Adam Scott, of Australia, hits from the 14th tee as Ernie Els, left, of South Africa, watches during a practice round for the PGA Championship golf tournament on the Ocean Course of the Kiawah Island Golf Resort in Kiawah Island, S.C., Wednesday, Aug. 8, 2012. (AP Photo/Chuck Burton)
KIAWAH ISLAND, S.C. -- The final major of the year, and everyone was cramming for their last big exam.
Ernie Els and Adam Scott walked up to the 18th green at Kiawah Island on Wednesday evening about the time most people in the low country would be going out for a dinner of shrimp and grits. Behind them on the Ocean Course was Ian Poulter, facing the prospect of missing out on the Ryder Cup team, and Graeme McDowell, in Sunday contention at the last two majors and hopeful the outcome at the PGA Championship will be different.
The major that bills itself as "Glory's Last Shot" felt more like a pop quiz.
Rain has pounded Kiawah Island throughout the week, and it got so bad Wednesday that play was suspended because of storms before anyone teed off. It has led to limited practice time on the one course where players really need it.
This is the first time South Carolina has hosted a major championship. Kiawah Island had the Ryder Cup in 1991, so long ago that Jose Maria Olazabal is the only player at the PGA Championship who played in the matches. And he's only in the field as the European captain.
McDowell, Scott and Tiger Woods were among those who came to Kiawah last week for a look at the Pete Dye design, though all of them remarked that 2 inches of rain had fallen the night before and it was soft. Not much has changed a week later.
"The last couple of days have been very difficult from a preparation standpoint," McDowell said. "The golf course has taken a lot of rain. It seems to drain extremely well, though. But there's no doubt, this golf course is a long course, and this little bit of rain is going to make it play longer, and certainly is changing the dynamic of it as we speak."
Then, he headed out for an emergency nine, one last chance to see the stretch of holes that could determine the winner.
"It's going to be busy this afternoon," he said. "Guys are scrambling around to get their preparation done. Thankfully, I feel like I have done enough so far."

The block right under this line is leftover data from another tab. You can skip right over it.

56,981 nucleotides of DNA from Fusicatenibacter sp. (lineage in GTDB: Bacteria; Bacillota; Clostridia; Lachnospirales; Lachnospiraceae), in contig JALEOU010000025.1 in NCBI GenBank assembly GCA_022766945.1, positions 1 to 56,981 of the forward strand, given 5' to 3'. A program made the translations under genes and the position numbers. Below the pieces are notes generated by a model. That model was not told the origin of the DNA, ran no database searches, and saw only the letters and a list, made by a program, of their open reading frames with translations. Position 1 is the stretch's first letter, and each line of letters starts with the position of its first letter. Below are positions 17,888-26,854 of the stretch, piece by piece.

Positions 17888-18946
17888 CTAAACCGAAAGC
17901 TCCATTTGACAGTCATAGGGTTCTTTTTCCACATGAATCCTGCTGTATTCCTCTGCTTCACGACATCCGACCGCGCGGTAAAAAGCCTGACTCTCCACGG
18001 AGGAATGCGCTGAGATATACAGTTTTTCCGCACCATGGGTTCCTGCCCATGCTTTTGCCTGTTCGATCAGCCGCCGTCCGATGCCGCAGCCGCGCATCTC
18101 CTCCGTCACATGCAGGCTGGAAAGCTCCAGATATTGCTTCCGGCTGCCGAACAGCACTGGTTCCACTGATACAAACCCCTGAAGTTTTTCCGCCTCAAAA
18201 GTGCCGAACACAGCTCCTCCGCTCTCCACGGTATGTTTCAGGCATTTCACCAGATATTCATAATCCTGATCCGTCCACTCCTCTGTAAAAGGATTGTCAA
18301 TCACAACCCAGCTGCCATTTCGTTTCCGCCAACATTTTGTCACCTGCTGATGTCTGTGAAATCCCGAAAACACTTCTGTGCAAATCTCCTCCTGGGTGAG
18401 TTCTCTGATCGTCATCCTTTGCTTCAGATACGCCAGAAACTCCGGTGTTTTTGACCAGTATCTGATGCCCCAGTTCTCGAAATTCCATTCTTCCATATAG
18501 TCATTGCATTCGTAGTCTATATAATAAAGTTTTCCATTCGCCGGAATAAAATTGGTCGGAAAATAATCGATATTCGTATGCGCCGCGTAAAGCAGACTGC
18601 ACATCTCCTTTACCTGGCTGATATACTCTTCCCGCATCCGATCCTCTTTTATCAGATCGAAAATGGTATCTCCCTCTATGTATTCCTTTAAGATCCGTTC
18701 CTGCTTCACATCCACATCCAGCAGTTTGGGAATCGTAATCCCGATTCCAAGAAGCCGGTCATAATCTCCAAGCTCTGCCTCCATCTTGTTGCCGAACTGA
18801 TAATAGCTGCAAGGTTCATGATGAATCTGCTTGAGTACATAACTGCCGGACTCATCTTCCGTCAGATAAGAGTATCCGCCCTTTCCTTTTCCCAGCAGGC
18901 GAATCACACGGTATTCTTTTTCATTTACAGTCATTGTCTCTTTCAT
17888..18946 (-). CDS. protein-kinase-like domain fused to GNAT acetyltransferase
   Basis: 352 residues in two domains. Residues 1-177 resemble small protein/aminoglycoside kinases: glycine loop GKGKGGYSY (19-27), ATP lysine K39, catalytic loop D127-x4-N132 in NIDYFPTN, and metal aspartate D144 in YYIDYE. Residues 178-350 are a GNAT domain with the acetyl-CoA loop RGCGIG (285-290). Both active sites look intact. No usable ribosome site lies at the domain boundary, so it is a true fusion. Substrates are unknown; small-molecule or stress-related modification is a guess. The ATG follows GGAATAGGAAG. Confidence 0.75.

At most majors, practice rounds are busy Monday and Tuesday, with mostly work on the practice range on the eve of the championship, perhaps nine holes in the morning.
"It was a little strange to prepare -- not your typical week leading up to a major," Duluth resident Stewart Cink said late Wednesday afternoon. "But it was fine. We could get enough work in. Everybody is in the same boat, so it will be all right."
No one is sure what to expect at Kiawah, the longest course in major championship history at 7,676 yards, depending on how it is set up.
The nines on the Ocean Course are divided by the clubhouse and practice range -- the front nine is to the north and cuts through marshes, the back nine to the south, about a mile away from the ninth green, and featuring majestic views of the Atlantic Ocean beyond the dunes and sea oats.
The course looks wide open, although typical of a Dye design, it forces players to look at trouble without realizing there's more room than meets the eye. The last time Kiawah was in a major spotlight -- the '91 Ryder Cup -- the course was new and ragged around the edges, the wind picked up and it was pure survival. Hale Irwin had a 41 on the back nine and still won the decisive point for a U.S. victory, but only after Bernhard Langer missed a 6-foot par putt. That anguish on his face epitomized the emotions of the Ryder Cup.